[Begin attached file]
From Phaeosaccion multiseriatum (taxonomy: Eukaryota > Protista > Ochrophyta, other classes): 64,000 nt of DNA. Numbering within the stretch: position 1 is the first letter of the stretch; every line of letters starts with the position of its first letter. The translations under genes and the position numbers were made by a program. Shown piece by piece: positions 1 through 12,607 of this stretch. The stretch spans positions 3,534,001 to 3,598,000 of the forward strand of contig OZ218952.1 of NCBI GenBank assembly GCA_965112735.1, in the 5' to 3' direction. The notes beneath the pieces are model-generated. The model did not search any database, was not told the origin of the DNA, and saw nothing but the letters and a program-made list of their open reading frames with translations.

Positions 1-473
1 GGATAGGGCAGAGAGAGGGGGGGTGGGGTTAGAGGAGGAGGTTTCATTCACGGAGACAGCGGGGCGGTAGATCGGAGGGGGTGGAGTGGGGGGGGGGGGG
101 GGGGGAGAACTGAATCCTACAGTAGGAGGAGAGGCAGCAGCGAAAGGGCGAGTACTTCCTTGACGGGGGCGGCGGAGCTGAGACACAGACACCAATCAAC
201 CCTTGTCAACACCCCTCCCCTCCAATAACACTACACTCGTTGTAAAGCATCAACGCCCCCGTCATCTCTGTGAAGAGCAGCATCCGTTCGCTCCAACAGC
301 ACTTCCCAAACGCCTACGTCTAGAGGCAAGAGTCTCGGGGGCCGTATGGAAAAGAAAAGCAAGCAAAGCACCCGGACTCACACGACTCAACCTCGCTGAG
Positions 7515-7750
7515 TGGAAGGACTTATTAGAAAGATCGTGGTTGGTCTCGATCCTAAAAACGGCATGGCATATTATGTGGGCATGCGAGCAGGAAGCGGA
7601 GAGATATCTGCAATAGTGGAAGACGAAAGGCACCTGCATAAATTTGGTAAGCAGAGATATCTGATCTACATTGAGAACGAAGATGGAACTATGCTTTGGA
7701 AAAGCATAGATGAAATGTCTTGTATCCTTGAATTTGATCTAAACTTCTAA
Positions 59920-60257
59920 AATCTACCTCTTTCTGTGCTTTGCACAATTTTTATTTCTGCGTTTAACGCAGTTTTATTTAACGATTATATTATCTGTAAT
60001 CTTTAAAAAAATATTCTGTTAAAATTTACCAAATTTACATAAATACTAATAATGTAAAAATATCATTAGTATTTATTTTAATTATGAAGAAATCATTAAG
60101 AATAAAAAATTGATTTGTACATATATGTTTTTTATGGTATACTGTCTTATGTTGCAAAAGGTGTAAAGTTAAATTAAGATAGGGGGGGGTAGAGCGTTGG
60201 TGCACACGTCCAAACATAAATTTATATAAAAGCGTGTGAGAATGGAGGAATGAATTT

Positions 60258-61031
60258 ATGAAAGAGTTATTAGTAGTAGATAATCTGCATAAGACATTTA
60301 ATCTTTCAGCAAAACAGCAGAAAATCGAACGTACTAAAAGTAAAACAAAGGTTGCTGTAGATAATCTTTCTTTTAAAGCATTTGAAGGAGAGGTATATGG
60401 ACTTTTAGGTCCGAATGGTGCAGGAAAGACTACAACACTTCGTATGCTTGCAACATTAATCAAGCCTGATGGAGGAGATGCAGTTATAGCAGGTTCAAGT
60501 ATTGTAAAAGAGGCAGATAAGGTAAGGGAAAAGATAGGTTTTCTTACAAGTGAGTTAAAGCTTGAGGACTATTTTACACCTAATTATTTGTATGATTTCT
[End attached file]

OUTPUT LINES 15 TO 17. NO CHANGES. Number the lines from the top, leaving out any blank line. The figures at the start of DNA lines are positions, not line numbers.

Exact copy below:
60201 TGCACACGTCCAAACATAAATTTATATAAAAGCGTGTGAGAATGGAGGAATGAATTT

Positions 60258-61031
60258 ATGAAAGAGTTATTAGTAGTAGATAATCTGCATAAGACATTTA